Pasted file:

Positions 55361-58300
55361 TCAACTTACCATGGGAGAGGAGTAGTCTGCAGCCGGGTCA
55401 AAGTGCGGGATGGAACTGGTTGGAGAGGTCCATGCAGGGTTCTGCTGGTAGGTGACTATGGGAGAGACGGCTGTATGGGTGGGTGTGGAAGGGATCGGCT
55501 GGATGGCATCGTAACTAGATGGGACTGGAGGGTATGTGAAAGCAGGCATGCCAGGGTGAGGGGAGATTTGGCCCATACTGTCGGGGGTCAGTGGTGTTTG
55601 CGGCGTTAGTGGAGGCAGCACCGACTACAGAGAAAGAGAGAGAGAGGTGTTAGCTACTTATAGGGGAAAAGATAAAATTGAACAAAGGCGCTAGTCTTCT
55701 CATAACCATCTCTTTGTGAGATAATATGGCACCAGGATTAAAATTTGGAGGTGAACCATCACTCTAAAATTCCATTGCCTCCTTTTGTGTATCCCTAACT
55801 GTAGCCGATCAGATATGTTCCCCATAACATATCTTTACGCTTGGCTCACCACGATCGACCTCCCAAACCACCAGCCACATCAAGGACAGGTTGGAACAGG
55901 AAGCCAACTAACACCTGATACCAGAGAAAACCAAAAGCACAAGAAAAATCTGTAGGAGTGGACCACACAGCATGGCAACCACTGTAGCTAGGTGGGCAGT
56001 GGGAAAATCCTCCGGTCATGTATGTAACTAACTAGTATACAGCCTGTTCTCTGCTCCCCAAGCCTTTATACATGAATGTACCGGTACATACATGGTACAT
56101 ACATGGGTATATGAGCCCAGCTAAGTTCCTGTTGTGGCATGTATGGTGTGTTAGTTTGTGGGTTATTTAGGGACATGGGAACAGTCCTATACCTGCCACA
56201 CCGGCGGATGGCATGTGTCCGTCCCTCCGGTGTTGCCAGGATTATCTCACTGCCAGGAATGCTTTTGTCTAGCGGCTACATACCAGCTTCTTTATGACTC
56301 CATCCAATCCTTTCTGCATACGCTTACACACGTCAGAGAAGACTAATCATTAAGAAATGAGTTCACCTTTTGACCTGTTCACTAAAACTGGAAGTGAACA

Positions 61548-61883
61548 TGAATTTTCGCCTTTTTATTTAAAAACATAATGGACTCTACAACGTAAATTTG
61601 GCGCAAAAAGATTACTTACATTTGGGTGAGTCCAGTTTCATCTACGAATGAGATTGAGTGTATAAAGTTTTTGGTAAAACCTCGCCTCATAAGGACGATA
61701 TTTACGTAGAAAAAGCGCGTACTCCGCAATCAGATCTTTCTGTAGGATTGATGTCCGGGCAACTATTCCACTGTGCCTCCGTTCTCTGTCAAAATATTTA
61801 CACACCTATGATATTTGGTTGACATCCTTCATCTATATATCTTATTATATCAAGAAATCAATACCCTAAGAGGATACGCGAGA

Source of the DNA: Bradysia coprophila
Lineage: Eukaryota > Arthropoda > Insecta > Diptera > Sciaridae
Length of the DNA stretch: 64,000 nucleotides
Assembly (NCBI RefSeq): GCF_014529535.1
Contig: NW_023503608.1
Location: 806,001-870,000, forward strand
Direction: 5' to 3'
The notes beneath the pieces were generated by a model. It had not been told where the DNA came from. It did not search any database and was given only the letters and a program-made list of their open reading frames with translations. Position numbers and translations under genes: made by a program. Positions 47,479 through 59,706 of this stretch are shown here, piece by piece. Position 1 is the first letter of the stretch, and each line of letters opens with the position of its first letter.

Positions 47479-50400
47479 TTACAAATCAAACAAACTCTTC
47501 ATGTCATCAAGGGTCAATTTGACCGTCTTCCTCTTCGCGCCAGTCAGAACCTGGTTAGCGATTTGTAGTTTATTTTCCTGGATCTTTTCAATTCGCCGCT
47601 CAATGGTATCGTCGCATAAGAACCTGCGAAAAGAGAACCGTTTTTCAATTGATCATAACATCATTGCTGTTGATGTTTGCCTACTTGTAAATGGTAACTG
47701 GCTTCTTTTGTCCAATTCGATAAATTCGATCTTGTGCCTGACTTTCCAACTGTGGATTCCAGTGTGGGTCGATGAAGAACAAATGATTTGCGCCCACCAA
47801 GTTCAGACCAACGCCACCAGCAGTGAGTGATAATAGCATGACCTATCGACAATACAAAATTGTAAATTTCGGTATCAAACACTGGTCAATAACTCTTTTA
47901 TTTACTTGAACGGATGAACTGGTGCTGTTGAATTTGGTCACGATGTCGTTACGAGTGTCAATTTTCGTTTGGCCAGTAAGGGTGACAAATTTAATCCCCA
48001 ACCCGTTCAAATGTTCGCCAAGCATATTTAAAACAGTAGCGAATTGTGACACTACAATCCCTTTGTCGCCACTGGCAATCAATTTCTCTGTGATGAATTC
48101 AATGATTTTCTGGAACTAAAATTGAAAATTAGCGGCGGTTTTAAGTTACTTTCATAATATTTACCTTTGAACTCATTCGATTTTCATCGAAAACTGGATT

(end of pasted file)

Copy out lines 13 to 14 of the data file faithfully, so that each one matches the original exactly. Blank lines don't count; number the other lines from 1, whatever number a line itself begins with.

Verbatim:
Positions 61548-61883
61548 TGAATTTTCGCCTTTTTATTTAAAAACATAATGGACTCTACAACGTAAATTTG